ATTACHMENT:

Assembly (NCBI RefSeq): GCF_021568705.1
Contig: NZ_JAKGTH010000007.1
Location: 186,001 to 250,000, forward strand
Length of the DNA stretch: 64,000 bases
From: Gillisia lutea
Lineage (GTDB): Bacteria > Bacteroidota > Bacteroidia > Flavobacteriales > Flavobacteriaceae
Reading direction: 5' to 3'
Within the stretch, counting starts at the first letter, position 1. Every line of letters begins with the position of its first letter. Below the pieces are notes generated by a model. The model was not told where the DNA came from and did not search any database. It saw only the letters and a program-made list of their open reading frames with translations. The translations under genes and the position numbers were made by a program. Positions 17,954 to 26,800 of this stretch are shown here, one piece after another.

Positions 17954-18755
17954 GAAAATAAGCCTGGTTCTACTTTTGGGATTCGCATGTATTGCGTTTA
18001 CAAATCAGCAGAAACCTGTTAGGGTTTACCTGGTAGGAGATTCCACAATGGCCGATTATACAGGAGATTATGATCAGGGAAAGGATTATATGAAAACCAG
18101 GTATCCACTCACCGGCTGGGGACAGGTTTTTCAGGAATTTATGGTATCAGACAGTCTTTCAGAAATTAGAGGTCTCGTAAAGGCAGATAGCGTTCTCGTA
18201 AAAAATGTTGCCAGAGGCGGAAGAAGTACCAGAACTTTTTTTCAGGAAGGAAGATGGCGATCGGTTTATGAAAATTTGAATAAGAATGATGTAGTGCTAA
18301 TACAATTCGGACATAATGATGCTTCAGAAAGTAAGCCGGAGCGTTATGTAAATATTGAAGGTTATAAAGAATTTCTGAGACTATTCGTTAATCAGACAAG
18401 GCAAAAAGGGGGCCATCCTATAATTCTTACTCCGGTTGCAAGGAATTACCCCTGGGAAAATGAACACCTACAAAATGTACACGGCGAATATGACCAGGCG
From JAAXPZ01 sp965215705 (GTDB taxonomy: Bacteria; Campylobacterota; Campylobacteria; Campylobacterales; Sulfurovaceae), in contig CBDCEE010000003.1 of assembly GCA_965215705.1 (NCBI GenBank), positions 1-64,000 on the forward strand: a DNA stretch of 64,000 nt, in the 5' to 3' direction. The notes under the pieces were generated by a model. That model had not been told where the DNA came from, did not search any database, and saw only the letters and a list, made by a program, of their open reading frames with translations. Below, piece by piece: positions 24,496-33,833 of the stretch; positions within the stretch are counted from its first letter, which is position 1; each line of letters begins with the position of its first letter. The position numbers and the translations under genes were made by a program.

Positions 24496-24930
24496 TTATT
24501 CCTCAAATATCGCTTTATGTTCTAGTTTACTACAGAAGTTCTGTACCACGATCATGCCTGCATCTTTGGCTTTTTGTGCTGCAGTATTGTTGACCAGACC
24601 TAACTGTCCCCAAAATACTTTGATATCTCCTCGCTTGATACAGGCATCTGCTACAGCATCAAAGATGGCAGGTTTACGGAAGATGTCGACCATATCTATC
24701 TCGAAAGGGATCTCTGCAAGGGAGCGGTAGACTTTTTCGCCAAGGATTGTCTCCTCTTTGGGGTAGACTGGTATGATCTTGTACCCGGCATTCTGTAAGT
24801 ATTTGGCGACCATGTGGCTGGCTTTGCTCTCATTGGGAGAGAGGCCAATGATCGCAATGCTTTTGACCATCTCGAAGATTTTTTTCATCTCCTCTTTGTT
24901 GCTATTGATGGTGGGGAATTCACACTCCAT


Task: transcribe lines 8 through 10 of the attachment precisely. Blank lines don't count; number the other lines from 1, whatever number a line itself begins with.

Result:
Within the stretch, counting starts at the first letter, position 1. Every line of letters begins with the position of its first letter. Below the pieces are notes generated by a model. The model was not told where the DNA came from and did not search any database. It saw only the letters and a program-made list of their open reading frames with translations. The translations under genes and the position numbers were made by a program. Positions 17,954 to 26,800 of this stretch are shown here, one piece after another.

Positions 17954-18755
17954 GAAAATAAGCCTGGTTCTACTTTTGGGATTCGCATGTATTGCGTTTA